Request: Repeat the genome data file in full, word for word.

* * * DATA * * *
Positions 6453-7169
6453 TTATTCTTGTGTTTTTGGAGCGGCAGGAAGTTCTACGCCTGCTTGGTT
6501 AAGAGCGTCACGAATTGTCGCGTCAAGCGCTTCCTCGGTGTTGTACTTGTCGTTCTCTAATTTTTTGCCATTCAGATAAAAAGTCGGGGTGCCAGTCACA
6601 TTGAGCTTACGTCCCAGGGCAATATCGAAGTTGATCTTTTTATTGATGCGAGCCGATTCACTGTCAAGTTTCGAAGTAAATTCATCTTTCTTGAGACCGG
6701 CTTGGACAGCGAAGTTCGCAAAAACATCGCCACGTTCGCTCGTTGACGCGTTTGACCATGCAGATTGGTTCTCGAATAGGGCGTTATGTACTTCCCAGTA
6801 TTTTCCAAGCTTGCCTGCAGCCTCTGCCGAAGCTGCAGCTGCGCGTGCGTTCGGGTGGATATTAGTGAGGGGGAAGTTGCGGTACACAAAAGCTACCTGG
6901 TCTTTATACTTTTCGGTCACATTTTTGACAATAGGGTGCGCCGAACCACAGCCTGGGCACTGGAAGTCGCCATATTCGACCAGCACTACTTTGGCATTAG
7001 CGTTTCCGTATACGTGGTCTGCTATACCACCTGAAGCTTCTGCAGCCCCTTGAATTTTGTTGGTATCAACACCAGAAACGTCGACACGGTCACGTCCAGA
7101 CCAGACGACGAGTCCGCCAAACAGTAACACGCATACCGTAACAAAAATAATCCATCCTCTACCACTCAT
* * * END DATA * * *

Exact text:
Positions 6453-7169
6453 TTATTCTTGTGTTTTTGGAGCGGCAGGAAGTTCTACGCCTGCTTGGTT
6501 AAGAGCGTCACGAATTGTCGCGTCAAGCGCTTCCTCGGTGTTGTACTTGTCGTTCTCTAATTTTTTGCCATTCAGATAAAAAGTCGGGGTGCCAGTCACA
6601 TTGAGCTTACGTCCCAGGGCAATATCGAAGTTGATCTTTTTATTGATGCGAGCCGATTCACTGTCAAGTTTCGAAGTAAATTCATCTTTCTTGAGACCGG
6701 CTTGGACAGCGAAGTTCGCAAAAACATCGCCACGTTCGCTCGTTGACGCGTTTGACCATGCAGATTGGTTCTCGAATAGGGCGTTATGTACTTCCCAGTA
6801 TTTTCCAAGCTTGCCTGCAGCCTCTGCCGAAGCTGCAGCTGCGCGTGCGTTCGGGTGGATATTAGTGAGGGGGAAGTTGCGGTACACAAAAGCTACCTGG
6901 TCTTTATACTTTTCGGTCACATTTTTGACAATAGGGTGCGCCGAACCACAGCCTGGGCACTGGAAGTCGCCATATTCGACCAGCACTACTTTGGCATTAG
7001 CGTTTCCGTATACGTGGTCTGCTATACCACCTGAAGCTTCTGCAGCCCCTTGAATTTTGTTGGTATCAACACCAGAAACGTCGACACGGTCACGTCCAGA
7101 CCAGACGACGAGTCCGCCAAACAGTAACACGCATACCGTAACAAAAATAATCCATCCTCTACCACTCAT